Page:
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Blog: U.S. Fish and Wildlife Service jumps in to save Mexican gray wolf pups, but are they going about it the right way?

Wolf Weekly Wrap-up, Defenders of Wildlife, 5/23/14 (posted 6/11/14)

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For the first time in the history of Mexican gray wolf recovery, this week the U.S. Fish and Wildlife Service (the Service) intervened in the rearing of a new litter of Mexican wolf pups, using a new management strategy to increase the likelihood that newly born litter will survive through their first weeks in the wild.

The Service moved two young pups from a single mother into a new litter of the same age with an experiencd mother. In the world of wildlife biology, this strategy is called “cross fostering,” but in simple terms, what this means is that the newly born wolf pups were placed in a foster family.

Wolf biologists fear that the young pups wouldn’t have survived had they not moved them—the pups’ original mother had no mate to assist her in hunting or parenting — which doesn’t fare well for the pups.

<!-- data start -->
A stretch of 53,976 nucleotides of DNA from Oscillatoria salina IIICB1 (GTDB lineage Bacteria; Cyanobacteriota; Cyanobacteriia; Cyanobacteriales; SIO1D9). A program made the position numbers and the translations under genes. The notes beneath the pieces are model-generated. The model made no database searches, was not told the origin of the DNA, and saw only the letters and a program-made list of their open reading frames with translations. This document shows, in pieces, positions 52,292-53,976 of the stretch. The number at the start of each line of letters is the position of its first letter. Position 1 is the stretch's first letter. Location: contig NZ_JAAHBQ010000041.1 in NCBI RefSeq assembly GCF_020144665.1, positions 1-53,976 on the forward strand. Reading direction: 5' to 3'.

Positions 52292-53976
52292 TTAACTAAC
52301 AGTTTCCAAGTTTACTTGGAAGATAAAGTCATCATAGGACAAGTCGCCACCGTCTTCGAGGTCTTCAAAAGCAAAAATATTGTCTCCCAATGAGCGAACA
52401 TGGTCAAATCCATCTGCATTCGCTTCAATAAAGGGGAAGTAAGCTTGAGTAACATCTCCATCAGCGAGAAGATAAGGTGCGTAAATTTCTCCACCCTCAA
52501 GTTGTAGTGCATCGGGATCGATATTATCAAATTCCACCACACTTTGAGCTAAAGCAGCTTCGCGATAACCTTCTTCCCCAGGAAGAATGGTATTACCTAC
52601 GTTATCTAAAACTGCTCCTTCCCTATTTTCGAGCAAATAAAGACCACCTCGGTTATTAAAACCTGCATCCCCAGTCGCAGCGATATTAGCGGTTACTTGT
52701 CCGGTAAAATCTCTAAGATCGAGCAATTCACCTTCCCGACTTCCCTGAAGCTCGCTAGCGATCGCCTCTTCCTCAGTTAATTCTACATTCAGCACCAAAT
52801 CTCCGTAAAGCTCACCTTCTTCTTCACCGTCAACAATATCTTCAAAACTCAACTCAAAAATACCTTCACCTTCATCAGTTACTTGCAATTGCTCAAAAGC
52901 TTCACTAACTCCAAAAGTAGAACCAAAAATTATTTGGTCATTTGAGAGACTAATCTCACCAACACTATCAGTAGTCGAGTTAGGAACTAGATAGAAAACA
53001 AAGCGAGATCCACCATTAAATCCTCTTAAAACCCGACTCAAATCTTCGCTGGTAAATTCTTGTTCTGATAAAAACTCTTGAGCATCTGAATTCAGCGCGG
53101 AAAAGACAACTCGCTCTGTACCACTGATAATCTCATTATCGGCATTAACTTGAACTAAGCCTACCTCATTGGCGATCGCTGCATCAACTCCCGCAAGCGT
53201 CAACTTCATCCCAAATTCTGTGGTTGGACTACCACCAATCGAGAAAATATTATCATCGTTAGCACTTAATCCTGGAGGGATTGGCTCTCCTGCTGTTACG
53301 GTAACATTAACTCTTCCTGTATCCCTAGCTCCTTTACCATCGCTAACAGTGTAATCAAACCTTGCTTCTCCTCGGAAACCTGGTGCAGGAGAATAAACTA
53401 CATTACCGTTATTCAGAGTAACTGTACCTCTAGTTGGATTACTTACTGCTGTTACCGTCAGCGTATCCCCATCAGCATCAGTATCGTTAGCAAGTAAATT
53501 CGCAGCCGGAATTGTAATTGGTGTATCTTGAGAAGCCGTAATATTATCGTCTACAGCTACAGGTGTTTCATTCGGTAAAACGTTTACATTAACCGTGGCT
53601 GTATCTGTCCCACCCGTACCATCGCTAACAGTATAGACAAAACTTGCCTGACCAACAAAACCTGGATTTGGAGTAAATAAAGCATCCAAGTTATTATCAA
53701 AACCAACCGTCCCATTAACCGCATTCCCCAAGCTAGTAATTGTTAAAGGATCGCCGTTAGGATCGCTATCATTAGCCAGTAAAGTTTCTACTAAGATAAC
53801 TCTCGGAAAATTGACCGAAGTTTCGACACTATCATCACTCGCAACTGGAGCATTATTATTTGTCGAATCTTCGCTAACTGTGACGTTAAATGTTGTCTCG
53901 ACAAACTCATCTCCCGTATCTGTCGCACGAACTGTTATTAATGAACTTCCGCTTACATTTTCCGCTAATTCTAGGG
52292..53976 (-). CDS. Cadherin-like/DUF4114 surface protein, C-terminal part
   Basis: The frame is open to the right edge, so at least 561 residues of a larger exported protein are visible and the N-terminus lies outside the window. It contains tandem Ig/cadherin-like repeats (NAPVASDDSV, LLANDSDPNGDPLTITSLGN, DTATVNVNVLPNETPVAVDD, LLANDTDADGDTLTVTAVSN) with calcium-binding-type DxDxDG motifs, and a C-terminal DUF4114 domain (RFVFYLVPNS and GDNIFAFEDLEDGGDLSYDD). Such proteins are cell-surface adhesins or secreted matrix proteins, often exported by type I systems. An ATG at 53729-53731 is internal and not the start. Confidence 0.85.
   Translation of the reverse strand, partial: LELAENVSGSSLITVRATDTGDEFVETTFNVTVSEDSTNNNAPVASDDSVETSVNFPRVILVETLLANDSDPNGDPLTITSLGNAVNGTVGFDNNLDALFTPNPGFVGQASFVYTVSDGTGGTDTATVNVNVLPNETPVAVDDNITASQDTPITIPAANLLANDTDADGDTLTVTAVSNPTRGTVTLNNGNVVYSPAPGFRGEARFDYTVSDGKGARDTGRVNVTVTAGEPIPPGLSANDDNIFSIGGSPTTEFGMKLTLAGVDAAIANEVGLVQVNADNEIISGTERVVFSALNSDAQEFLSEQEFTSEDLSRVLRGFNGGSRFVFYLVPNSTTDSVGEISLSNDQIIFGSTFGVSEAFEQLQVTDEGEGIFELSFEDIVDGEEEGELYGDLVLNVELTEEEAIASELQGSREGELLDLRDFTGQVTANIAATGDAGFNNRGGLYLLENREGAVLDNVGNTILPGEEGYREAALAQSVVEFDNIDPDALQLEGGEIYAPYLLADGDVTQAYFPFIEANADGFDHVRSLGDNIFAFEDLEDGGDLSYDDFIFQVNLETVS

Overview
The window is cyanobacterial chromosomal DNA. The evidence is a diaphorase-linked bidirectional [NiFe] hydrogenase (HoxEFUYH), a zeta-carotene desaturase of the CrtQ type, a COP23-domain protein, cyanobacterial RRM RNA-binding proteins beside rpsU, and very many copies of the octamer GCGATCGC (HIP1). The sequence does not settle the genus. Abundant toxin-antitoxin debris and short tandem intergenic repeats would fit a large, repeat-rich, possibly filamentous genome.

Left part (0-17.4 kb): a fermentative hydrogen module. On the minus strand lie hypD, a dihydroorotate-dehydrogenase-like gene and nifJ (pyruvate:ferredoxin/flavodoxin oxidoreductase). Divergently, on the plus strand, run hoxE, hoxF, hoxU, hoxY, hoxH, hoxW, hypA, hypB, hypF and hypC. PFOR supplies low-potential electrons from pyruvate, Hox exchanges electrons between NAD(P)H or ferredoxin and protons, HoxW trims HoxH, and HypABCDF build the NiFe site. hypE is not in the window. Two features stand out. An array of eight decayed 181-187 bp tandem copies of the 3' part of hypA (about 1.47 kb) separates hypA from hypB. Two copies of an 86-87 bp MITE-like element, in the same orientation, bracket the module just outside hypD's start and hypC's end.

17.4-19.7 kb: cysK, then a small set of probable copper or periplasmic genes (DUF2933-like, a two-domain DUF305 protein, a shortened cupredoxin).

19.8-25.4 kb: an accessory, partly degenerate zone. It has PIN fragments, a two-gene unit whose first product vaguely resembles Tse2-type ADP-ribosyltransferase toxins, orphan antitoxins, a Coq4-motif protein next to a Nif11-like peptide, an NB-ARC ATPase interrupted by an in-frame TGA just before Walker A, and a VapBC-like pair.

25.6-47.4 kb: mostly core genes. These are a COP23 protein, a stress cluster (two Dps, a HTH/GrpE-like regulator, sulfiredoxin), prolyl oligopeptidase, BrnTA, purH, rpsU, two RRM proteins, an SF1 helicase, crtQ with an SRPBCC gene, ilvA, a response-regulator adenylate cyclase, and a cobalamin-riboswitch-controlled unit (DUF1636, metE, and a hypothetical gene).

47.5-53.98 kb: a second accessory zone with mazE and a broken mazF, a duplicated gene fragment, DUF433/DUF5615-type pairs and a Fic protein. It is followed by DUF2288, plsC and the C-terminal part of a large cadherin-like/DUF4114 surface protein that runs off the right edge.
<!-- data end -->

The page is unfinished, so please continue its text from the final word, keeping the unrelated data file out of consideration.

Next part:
If the plan is successful, this strategy will bring more wolves to New Mexico’s wilds and will add much-needed genetic variety to the struggling population. We wish these fostered pups well, and will be monitoring their progress. Successful cross fostering would open the door to further improving genetic diversity in the wild population by placing pups born in captivity into wild dens. This complex strategy, however, cannot make up for what the Service must do now: release more wolves, complete a science-based recovery plan, and begin to establish the two new core populations that are necessary if lobos are to survive and thrive.

Tell the Service to take decisive action to rescue the Mexican gray wolf!


This blog was posted on the Defenders of Wildlife website.

Photo courtesy of Mexican wolf interagency field team

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